Effective immediately, The Walt Disney Company will try its hand at slashing more than $5 billion in costs.
On Wednesday, CEO Bob Iger hosted the company’s earnings call for the fiscal first quarter, which began on October 1, 2022, and ended on January 1, 2023. It was also the first earnings call hosted by the veteran Disney CEO since he was reinstalled to the post on November 20, 2022, replacing a disgraced Bob Chapek.
The media and entertainment giant showed noticeable improvements across several categories during the company’s fiscal first quarter, especially when compared to the previous quarter’s dismal returns, news of which was released just days before Disney’s announcement of Bob Chapek’s removal. Disney’s revenue grew to $23.5 billion, an increase of 8% over the previous year. And the Company’s earnings per share increased to $0.99.
Both Disney’s revenue and profit line blew away Wall Street analysts’ projections.
But despite the shattered projections, the increases, and the growth, Disney CEO Bob Iger says the company is embarking on a big change within the company–one that the veteran CEO clearly believes is necessary to continue the repairs needed at Disney following Chapek’s various missteps over the years.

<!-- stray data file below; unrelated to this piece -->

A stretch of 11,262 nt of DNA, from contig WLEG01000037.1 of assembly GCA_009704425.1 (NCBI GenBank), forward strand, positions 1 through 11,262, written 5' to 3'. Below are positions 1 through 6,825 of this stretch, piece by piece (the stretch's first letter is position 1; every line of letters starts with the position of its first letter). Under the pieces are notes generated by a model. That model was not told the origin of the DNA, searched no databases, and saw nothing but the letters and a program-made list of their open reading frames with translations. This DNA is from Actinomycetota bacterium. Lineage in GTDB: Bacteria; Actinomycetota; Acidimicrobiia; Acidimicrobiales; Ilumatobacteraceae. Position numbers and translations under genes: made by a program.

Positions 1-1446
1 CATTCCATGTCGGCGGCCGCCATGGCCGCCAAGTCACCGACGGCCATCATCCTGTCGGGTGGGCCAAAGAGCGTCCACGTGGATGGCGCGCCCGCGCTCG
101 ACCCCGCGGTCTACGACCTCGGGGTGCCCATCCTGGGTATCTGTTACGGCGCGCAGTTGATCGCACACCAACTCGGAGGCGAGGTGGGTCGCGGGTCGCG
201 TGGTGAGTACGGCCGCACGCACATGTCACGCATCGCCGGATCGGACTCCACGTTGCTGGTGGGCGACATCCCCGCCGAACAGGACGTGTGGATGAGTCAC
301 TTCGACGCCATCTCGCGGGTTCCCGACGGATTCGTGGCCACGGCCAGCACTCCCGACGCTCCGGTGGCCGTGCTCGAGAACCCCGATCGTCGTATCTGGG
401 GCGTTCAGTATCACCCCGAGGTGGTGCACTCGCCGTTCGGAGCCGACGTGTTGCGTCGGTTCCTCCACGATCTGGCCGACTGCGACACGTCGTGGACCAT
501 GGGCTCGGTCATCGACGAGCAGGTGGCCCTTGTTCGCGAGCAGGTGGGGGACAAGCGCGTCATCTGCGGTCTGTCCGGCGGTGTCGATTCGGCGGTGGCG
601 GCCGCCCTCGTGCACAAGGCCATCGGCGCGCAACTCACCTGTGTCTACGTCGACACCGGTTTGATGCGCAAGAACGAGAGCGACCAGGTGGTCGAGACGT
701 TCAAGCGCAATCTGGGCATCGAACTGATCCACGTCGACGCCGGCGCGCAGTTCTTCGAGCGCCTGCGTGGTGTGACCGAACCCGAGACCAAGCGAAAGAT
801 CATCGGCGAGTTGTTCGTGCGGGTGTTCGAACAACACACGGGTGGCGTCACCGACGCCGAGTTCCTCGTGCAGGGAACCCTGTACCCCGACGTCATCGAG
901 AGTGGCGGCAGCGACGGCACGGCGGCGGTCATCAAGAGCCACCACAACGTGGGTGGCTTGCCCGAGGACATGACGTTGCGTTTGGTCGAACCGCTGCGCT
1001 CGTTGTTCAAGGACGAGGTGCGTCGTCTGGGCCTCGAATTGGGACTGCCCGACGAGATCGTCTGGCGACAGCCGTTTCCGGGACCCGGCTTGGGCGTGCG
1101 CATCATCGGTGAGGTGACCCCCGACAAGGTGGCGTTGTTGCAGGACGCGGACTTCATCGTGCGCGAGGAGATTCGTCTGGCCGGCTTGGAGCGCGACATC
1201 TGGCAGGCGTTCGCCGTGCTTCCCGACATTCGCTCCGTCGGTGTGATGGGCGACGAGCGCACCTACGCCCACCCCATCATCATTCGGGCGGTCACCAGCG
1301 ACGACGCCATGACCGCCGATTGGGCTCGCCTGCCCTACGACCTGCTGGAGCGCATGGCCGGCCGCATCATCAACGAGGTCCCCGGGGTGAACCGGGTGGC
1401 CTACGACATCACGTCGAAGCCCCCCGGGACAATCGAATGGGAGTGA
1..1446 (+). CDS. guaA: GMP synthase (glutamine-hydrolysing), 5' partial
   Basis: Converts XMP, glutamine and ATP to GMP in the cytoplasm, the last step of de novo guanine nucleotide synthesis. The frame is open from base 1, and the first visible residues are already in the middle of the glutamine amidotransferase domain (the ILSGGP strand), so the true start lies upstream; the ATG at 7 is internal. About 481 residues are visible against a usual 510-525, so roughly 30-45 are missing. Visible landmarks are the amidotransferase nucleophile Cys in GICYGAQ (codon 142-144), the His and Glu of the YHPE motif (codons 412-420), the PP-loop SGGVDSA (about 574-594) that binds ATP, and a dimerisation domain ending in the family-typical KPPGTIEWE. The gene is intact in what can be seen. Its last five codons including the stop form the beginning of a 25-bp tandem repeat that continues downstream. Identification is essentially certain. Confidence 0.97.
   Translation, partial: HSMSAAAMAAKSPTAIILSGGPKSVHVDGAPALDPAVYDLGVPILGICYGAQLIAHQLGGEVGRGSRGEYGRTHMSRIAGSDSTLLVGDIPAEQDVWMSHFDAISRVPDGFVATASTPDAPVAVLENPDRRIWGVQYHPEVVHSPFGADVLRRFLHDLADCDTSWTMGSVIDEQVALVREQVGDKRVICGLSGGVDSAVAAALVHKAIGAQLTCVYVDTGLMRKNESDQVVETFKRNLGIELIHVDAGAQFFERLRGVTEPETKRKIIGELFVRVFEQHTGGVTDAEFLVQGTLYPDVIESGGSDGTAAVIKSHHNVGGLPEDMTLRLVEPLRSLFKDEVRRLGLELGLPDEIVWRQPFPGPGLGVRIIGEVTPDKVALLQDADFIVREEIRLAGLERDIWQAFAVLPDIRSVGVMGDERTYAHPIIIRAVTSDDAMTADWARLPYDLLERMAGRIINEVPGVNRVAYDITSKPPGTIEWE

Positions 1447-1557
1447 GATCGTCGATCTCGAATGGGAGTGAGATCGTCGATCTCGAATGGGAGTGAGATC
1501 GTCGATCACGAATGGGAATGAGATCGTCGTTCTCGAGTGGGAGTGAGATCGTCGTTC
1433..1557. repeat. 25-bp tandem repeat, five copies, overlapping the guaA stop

“After a solid first quarter, we are embarking on a significant transformation,” Iger said in Disney’s earnings release, “one that will maximize the potential of our world-class creative teams and our unparalleled brands and franchises. We believe the work we are doing to reshape our company around creativity while reducing expenses, will lead to sustained growth and profitability for our streaming business, better position us to weather future disruption and global economic challenges, and deliver value for our shareholders.”
As part of that “significant transformation,” Iger said the company will lay off nearly 7,000 employees, or about 4% of its global workforce, in an effort to bolster growth and trim expenses. He further said that the changes were going into effect immediately.
Of the $5.5 billion in cost-cutting, a reported $3 billion will be in non-sports-related content, and $2.5 billion will be in general operating costs within The Walt Disney Company. Iger added that the first $1 billion in cost-cutting is already underway. Disney CFO Christine McCarthy gave more details, saying that non-content costs in the company are 50% marketing, 30% labor, and 20% technology, procurement, and other expenses.